Positive posts from Peloton on Instagram often attract enthusiastic responses from its 1.2 million followers, who love the company’s charismatic instructors and their more than $ 1,900 bikes and treadmills.
However, recently, the company’s account has become a center of outrage, with late deliveries and hours spent with customer service representatives. “I know of a good goal for Peloton: to deliver my mother’s bicycle that should have arrived on December 21st!”, Fired one person in response to a post about New Year’s goals. “I could be close to using mine for the 900th time, but it’s true: I didn’t get the bike!”, Was one of the responses to a user’s post about the 900th time he rode.
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After more than quadrupling in value, to more than $ 40 billion, during the coronavirus pandemic, Peloton is now experiencing serious growth pains. Some customers who ordered a bicycle in October in the hope of having it by Christmas or in time to start New Year’s resolutions are still waiting for delivery.
“What we are discovering is that the idea has grown faster than the Peloton company. You need to find out how to follow your moment of success. Now, Peloton’s success is unique, ”said Simeon Siegel, retail analyst at BMO Capital Markets.
Although the scarcity of everything from baby wipes to sofas has become the norm in the pandemic, complaints about Peloton are notable, given the buzz surrounding the company and the cost of its luxury products.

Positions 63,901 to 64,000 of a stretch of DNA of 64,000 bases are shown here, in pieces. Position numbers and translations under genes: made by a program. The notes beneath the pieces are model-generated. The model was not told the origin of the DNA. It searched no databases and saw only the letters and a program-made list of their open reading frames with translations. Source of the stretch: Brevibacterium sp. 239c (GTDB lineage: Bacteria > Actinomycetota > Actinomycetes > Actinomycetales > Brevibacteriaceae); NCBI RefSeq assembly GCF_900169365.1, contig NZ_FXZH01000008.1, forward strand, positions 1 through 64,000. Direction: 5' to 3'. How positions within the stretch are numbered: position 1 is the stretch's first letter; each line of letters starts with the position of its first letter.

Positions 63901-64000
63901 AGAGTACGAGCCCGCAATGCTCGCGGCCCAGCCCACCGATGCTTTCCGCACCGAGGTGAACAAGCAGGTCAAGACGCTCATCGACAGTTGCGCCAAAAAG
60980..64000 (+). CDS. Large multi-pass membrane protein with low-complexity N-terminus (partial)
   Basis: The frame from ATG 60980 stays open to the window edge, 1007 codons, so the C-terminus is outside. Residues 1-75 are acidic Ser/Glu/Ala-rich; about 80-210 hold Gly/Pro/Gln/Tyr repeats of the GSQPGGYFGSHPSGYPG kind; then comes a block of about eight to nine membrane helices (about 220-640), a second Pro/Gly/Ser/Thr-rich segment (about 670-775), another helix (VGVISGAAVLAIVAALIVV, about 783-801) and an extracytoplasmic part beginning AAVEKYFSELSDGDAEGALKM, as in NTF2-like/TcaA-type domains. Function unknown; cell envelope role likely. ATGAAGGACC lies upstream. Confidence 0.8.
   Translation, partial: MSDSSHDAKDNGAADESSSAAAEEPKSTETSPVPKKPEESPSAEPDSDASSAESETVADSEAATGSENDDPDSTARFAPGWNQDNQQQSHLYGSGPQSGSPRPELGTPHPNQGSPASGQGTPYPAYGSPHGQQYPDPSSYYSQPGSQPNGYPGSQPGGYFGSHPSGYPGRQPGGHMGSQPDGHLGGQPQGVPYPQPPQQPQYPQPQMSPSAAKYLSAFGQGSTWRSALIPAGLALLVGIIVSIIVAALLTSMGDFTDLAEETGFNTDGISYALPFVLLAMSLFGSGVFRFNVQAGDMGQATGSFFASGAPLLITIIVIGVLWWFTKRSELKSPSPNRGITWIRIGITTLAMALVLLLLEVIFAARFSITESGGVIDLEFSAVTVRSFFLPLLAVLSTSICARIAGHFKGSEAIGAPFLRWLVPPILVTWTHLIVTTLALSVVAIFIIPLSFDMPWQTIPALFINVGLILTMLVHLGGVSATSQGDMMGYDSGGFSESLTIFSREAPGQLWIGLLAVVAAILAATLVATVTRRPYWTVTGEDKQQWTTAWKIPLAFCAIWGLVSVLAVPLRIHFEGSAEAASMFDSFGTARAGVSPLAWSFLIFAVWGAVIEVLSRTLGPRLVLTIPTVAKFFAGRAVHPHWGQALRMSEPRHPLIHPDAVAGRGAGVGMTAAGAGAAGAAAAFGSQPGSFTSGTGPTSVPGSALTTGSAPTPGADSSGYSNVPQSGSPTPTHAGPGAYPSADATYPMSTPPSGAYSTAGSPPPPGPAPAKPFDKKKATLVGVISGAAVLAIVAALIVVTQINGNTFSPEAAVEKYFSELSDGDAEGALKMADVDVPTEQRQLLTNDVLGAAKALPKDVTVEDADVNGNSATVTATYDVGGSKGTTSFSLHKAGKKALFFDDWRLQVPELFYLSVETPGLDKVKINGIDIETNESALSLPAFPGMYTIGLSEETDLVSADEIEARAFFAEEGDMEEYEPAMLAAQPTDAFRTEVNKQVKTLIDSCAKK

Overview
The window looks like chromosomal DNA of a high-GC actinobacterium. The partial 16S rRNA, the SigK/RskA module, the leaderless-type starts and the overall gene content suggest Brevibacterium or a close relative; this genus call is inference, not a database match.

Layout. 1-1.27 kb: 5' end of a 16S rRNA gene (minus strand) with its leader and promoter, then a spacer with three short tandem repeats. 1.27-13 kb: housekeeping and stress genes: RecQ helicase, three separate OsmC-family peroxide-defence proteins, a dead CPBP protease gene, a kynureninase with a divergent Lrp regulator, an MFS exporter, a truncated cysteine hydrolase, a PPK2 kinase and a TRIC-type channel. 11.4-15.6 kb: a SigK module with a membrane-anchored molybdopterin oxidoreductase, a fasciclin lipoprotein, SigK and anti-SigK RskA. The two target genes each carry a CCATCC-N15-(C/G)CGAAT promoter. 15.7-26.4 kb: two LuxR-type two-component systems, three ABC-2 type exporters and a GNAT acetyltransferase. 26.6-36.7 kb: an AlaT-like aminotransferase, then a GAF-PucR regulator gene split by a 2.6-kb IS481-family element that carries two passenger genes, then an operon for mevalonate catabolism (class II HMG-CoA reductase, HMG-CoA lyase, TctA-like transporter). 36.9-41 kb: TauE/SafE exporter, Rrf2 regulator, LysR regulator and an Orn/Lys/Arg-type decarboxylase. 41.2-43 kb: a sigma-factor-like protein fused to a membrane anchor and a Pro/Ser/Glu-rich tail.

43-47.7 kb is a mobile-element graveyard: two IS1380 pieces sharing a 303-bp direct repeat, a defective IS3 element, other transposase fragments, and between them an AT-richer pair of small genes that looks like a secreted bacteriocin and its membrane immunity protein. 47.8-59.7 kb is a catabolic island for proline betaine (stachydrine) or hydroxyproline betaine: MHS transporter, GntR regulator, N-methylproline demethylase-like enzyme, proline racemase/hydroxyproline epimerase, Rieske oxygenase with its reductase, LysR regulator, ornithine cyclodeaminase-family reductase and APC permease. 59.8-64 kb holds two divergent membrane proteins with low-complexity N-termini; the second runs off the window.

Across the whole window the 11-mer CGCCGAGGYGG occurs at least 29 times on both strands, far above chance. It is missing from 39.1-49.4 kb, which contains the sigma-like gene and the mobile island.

Complaints include delivery trucks that do not appear on the scheduled day. Some customers have reported receiving automated emails postponing the delivery date by a month or more, without clear information from customer service representatives, who sometimes blame Peloton’s delivery partners.
A Facebook group dedicated to discussing delivery issues has more than 8,400 members and includes Peloton employees. Reddit’s Peloton forum also has a daily chat with new buyer issues. Peloton has a customer rating of 1.4 out of five stars with the Better Business Bureau, in which 813 complaints have been closed in the past 12 months. And on Twitter, an account called Peloton Lies collects complaints.
It is not simply a case of bad public relations for Peloton. While people trapped at home during the pandemic spent a fortune on the company’s bicycles and treadmills (which can cost more than $ 2,500) and paid a monthly fee of $ 39 to participate in virtual classes, the reopening of gyms across USA will represent serious competition. (You can also subscribe to a separate Peloton app, which requires no equipment.)
Peloton, which had more than 1.3 million members who already owned a bicycle or treadmill in September, more than twice as much as a year earlier, recognized its long lead times. In calls to investors, the company noted that waiting times are being particularly long for the new Bike +, which went on sale in October. Although he said he anticipated that his supply chain challenges would “begin to diminish” between January and March, the delays highlighted the current moment Peloton has to capture customers.
“We are in this fitness race at home to build a member base. This is against competition, against time, against vaccine, and there is pressure to retain subscribers at all costs, ”said Siegel, the retail analyst.